6

If it's specifically for ARM there's a REV instruction, specifically REV16 which would do two 16 bit ints at a time.

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  • 5
    @David The compiler uses this to implement the __builtin_bswap16. – Jens Nov 26 '15 at 8:22
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    It's worth noting that even an old GCC 4.8 (at -O2) recognises the idiom and compiles the code in the question to a load/store loop around a single rev16 instruction. – Notlikethat Nov 26 '15 at 9:19
6

I don't know much about ARM instruction sets, but I guess there are some special instruction to endianess conversion. Apparently, ARMv7 has things like rev etc.

Have you tried the compiler intrinsic __builtin_bswap16? It should compile to CPU-specific code, e.g. rev on ARM. In addition, it helps the compiler to recognize that you are actually doing a byte-swap, and it performs other optimizations with that knowledge, e.g. eliminate redundant byte swaps entirely in cases like y=swap(x); y &= some_value; x = swap(y);.

I googled a little bit, and this thread discusses an issue with the optimization potential. According to this discussion, the compiler can also vectorize the conversion if the CPU supports the vrev NEON instruction.

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  • How is the swap in your example redundant in any way? – JimmyB Nov 26 '15 at 10:38
  • @HannoBinder I assumed some_value to be a constant, so instead of swapping x, adding the constant and swapping back, the compiler can compute a swapped constant and combine that with x. Another case would be to use bit operations e.g. to mask some bits from the swap(x). – Jens Nov 26 '15 at 12:36
  • Ok, I didn't realize that some_value was meant to denote a compile-time constant. In that case you may of course be correct. – JimmyB Nov 26 '15 at 14:12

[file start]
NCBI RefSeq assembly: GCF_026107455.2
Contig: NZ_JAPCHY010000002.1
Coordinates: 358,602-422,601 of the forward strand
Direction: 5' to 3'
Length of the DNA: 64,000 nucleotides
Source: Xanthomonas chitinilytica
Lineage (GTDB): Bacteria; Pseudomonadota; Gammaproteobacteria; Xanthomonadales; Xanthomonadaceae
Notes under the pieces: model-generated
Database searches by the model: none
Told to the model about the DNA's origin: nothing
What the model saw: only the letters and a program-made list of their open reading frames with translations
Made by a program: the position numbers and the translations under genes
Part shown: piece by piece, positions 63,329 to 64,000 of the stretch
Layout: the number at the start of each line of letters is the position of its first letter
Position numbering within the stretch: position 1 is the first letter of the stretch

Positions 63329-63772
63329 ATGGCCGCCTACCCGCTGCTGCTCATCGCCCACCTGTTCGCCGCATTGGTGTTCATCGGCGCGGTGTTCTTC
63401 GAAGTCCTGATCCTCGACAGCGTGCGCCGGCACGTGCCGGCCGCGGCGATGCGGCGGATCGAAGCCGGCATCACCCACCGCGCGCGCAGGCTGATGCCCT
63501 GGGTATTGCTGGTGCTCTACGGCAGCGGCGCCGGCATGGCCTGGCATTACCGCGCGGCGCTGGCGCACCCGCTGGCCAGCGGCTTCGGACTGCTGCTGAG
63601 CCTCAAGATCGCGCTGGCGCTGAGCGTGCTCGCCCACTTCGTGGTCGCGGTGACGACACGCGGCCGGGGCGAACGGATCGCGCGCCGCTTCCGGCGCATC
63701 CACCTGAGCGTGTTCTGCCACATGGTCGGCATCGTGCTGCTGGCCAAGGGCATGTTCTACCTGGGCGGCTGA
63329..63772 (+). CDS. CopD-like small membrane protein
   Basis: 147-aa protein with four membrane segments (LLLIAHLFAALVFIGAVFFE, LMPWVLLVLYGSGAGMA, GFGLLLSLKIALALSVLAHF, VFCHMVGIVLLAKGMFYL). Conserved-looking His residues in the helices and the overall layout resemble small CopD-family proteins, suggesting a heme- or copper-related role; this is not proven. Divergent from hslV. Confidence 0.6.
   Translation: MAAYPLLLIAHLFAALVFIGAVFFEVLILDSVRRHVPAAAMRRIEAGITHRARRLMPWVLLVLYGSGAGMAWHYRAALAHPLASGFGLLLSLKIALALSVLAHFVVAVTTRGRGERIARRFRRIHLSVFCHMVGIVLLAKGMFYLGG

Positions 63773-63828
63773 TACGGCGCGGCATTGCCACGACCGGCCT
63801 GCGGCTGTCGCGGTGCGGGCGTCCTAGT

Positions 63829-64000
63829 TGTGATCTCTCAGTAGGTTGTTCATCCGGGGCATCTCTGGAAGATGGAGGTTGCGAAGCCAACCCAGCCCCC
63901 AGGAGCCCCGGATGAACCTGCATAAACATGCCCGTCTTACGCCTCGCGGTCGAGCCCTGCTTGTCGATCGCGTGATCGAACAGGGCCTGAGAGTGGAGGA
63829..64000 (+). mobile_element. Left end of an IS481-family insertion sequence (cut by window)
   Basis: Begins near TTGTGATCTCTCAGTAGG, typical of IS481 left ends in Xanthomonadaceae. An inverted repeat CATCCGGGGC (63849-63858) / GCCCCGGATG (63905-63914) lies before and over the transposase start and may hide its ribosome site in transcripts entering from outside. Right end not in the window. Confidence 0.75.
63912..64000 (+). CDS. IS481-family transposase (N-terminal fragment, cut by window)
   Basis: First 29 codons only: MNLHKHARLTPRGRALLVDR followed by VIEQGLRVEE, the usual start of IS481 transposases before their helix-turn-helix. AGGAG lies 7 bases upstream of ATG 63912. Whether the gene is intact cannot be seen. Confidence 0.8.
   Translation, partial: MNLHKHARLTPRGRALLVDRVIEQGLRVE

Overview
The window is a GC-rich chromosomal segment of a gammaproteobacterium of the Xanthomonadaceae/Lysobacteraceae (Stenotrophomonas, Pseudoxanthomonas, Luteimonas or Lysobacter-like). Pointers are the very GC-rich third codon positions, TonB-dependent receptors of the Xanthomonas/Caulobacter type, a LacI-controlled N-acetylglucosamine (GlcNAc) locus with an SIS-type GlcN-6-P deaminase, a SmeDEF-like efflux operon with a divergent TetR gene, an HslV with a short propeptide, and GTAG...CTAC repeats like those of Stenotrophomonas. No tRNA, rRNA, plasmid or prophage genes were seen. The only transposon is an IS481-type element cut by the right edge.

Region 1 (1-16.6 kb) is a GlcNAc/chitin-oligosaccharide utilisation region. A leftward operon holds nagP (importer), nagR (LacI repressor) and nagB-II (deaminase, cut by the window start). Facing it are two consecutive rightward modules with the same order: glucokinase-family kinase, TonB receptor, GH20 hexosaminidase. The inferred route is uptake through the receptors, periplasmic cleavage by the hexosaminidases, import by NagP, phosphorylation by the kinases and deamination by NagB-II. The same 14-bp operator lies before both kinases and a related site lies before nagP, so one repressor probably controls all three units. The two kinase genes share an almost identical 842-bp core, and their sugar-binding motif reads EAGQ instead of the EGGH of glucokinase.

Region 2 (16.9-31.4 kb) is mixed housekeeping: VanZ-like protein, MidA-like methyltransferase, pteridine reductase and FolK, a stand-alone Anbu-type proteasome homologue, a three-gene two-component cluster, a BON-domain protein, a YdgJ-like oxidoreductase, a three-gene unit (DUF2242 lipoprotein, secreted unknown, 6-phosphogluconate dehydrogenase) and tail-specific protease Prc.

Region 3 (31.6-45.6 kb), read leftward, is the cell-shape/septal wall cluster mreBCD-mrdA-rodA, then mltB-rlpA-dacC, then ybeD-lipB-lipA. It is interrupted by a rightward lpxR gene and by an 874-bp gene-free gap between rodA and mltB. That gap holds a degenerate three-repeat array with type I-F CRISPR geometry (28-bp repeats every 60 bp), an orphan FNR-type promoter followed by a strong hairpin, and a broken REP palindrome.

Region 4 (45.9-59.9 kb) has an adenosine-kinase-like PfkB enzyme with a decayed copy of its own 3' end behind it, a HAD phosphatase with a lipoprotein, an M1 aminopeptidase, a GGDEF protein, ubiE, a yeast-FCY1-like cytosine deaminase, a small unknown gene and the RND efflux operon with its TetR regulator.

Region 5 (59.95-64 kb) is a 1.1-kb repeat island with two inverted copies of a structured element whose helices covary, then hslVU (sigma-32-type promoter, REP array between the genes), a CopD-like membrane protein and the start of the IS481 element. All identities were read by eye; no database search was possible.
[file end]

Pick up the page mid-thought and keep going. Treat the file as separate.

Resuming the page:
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    @Jens Swapped constant? How is that supposed to work with carry? If a carry condition happens in either of the bytes, the result will be incorrect. – nitro2k01 Nov 26 '15 at 19:08
  • @nitro2k01 Yeah, you're right. But it will work with bit operations, e.g. binary and. That's the example in the first link, and gcc implements it. – Jens Nov 26 '15 at 20:24
2

You'd want to measure to see which is faster, but an alternative body for Reorder16bit would be

*(uint16_t*)dst = 256 * src[0] + src[1];

assuming that your native ints are little-endian. Another possibility:

dst[0] = src[1];
dst[1] = src[0];
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    Initially, I used your second variant. It requires 2 loading and 2 storing in memory. My variant requires 1 loading and 1 in memory and 3 bit manipulations between registers. And it is surprising but second variant is faster due to slow memory access. – user5480682 Nov 26 '15 at 7:45
  • The second variant is slow because of aliasing. If you add temporary variables, and do both reads before any write, the compiler should be able to optimize better. – Ben Voigt Nov 26 '15 at 20:50